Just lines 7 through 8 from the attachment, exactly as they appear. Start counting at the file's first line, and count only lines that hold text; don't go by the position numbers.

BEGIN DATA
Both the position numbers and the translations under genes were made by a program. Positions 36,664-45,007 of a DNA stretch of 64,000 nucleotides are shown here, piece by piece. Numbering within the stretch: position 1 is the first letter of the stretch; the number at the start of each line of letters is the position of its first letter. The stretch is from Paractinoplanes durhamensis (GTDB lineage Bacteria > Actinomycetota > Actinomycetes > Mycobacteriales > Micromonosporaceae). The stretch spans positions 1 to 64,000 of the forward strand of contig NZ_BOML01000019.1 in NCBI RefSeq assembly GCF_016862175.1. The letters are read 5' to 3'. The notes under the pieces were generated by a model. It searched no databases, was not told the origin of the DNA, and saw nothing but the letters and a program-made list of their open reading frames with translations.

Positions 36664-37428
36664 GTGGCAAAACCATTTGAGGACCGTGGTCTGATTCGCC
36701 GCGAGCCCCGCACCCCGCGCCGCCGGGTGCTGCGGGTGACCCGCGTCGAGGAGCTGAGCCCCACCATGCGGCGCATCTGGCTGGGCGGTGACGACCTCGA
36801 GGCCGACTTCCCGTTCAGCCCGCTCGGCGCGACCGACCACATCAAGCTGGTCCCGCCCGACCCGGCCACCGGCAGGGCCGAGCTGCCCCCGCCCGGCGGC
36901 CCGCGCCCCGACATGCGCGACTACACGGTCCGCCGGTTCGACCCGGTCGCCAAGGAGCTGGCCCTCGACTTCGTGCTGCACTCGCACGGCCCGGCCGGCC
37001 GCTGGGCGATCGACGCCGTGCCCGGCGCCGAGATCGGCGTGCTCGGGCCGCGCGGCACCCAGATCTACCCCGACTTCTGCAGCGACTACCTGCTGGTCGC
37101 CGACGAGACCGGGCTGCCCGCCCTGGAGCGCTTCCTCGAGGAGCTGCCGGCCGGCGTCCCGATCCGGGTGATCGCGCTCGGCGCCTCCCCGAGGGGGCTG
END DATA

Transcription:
37001 GCTGGGCGATCGACGCCGTGCCCGGCGCCGAGATCGGCGTGCTCGGGCCGCGCGGCACCCAGATCTACCCCGACTTCTGCAGCGACTACCTGCTGGTCGC
37101 CGACGAGACCGGGCTGCCCGCCCTGGAGCGCTTCCTCGAGGAGCTGCCGGCCGGCGTCCCGATCCGGGTGATCGCGCTCGGCGCCTCCCCGAGGGGGCTG